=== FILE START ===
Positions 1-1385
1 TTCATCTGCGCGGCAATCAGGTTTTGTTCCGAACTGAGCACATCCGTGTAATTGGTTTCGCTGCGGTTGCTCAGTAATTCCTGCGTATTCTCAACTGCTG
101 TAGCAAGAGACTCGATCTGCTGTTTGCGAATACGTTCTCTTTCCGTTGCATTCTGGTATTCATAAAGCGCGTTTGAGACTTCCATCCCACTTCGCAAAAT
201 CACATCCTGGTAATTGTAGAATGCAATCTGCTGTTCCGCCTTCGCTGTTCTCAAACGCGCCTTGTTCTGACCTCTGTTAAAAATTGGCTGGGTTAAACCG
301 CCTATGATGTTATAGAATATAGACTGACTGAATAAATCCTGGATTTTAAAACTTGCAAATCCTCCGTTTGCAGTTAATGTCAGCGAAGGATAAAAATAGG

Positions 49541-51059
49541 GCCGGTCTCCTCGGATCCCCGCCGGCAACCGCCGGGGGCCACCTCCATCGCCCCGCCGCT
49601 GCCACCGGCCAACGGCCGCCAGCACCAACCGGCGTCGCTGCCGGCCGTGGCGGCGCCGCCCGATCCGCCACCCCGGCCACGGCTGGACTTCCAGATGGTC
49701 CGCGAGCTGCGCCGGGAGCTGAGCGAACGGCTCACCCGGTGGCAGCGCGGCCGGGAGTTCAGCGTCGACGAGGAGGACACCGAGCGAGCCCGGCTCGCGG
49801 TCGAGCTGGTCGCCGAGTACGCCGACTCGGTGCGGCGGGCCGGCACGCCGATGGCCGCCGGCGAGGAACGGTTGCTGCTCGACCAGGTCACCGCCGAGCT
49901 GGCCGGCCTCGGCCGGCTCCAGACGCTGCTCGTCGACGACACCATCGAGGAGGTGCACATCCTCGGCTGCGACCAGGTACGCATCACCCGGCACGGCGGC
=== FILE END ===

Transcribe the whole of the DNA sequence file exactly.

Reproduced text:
Positions 1-1385
1 TTCATCTGCGCGGCAATCAGGTTTTGTTCCGAACTGAGCACATCCGTGTAATTGGTTTCGCTGCGGTTGCTCAGTAATTCCTGCGTATTCTCAACTGCTG
101 TAGCAAGAGACTCGATCTGCTGTTTGCGAATACGTTCTCTTTCCGTTGCATTCTGGTATTCATAAAGCGCGTTTGAGACTTCCATCCCACTTCGCAAAAT
201 CACATCCTGGTAATTGTAGAATGCAATCTGCTGTTCCGCCTTCGCTGTTCTCAAACGCGCCTTGTTCTGACCTCTGTTAAAAATTGGCTGGGTTAAACCG
301 CCTATGATGTTATAGAATATAGACTGACTGAATAAATCCTGGATTTTAAAACTTGCAAATCCTCCGTTTGCAGTTAATGTCAGCGAAGGATAAAAATAGG

Positions 49541-51059
49541 GCCGGTCTCCTCGGATCCCCGCCGGCAACCGCCGGGGGCCACCTCCATCGCCCCGCCGCT
49601 GCCACCGGCCAACGGCCGCCAGCACCAACCGGCGTCGCTGCCGGCCGTGGCGGCGCCGCCCGATCCGCCACCCCGGCCACGGCTGGACTTCCAGATGGTC
49701 CGCGAGCTGCGCCGGGAGCTGAGCGAACGGCTCACCCGGTGGCAGCGCGGCCGGGAGTTCAGCGTCGACGAGGAGGACACCGAGCGAGCCCGGCTCGCGG
49801 TCGAGCTGGTCGCCGAGTACGCCGACTCGGTGCGGCGGGCCGGCACGCCGATGGCCGCCGGCGAGGAACGGTTGCTGCTCGACCAGGTCACCGCCGAGCT
49901 GGCCGGCCTCGGCCGGCTCCAGACGCTGCTCGTCGACGACACCATCGAGGAGGTGCACATCCTCGGCTGCGACCAGGTACGCATCACCCGGCACGGCGGC